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The Financial Conduct Authority (FCA) of the United Kingdom has ordered Bitcoin ATM operators to shut down their operations.

The Financial Conduct Authority (FCA) stated on its website on March 11, 2022 that it has not awarded any bitcoin (BTC) ATM operator permission to operate in the United Kingdom, and that all bitcoin ATM operators in the UK must close or risk enforcement action.

In an unfortunate turn of events for bitcoin (BTC) ATM operators in the United Kingdom, the Financial Conduct Authority (FCA), the country’s main regulatory watchdog, has ordered cryptocurrency ATM operators to take down their machines immediately or face enforcement action.

According to a statement on the FCA’s website, crypto ATMs that facilitate the exchange of bitcoin and altcoins in the United Kingdom must be registered with the agency and operate in accordance with the country’s Money Laundering Regulations (MLR).

The FCA, on the other hand, has stated categorically that none of the companies in charge of these bitcoin ATMs have received approval from it allowing them to provide crypto ATM services, and as a result, all bitcoin ATM operators in the United Kingdom are illegal and should be boycotted by consumers.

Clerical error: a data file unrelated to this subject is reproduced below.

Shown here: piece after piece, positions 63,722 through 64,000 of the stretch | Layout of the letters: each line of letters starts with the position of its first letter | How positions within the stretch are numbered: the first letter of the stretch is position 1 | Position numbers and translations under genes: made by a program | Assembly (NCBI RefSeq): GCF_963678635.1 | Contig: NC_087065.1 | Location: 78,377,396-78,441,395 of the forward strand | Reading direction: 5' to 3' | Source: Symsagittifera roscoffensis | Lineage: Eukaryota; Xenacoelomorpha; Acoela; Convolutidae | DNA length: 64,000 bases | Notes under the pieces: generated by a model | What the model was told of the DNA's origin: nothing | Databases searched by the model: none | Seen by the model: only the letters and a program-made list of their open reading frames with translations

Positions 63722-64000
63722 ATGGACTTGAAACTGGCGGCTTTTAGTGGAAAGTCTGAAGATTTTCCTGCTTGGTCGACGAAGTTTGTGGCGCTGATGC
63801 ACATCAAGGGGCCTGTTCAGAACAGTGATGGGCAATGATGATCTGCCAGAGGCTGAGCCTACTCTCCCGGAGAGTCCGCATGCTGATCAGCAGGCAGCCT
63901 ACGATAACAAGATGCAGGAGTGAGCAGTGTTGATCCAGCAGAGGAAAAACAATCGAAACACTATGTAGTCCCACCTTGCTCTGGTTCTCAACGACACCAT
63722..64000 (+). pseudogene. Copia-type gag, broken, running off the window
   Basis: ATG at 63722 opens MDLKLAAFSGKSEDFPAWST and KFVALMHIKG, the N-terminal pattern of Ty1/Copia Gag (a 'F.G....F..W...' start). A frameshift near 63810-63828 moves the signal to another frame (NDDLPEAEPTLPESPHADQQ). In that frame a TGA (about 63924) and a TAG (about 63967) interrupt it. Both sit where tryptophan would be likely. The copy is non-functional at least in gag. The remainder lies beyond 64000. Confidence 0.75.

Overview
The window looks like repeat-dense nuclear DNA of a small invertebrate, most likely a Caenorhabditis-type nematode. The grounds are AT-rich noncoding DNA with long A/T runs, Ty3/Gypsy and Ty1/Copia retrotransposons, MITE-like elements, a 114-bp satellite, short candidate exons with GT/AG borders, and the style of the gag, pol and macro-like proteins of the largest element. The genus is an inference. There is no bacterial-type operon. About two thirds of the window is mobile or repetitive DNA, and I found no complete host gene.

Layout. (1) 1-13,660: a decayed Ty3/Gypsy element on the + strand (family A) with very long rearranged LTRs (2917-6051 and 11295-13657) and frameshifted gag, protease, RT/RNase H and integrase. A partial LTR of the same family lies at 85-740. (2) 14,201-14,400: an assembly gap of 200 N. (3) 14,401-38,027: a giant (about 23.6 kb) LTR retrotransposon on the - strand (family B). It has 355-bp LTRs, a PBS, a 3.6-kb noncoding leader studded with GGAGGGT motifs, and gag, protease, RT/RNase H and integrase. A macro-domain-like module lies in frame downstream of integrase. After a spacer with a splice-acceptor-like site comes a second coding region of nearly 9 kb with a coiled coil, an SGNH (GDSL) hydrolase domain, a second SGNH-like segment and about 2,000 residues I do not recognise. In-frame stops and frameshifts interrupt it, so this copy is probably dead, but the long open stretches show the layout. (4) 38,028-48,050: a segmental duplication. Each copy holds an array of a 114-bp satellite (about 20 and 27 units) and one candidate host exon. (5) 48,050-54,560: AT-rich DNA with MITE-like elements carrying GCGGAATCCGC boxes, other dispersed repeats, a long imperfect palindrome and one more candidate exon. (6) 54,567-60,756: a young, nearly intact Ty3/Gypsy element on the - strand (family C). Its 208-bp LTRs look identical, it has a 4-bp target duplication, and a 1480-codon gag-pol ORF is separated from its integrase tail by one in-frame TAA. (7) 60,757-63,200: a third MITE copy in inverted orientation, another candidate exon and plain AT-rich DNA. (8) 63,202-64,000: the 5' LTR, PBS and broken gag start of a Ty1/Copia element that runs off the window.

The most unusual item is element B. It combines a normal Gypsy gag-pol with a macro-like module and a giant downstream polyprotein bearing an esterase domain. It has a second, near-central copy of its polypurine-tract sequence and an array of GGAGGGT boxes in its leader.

The FCA is wary about cryptocurrency ATMs.

A total of 106 bitcoin-related enterprises have registered for registration with the FCA as of March 7, 2022. Of them, 27 are now fully registered with the agency, while 56 have had their applications rejected by the regulator or withdrawn by the businesses themselves.

The remaining 23 businesses have been able to register under the agency’s Temporary Registration Regime (TRR). TRR, which was first presented in December 2020, is intended to offer crypto-focused enterprises a grace period during which they can continue to operate normally until they obtain the requisite permits from the authorities.

The FCA specifically mentioned Gidiplus, a crypto ATM operator whose registration application was turned down by the agency. The firm, however, was dissatisfied with the FCA’s ruling and had to launch a lawsuit, demanding a TRR while it appealed.

In the end, presiding judge Timothy Herrington dismissed the case on the grounds that Gidiplus had failed to offer sufficient proof of how it would conduct its crypto ATM business in a broadly compatible manner while its appeal was pending.
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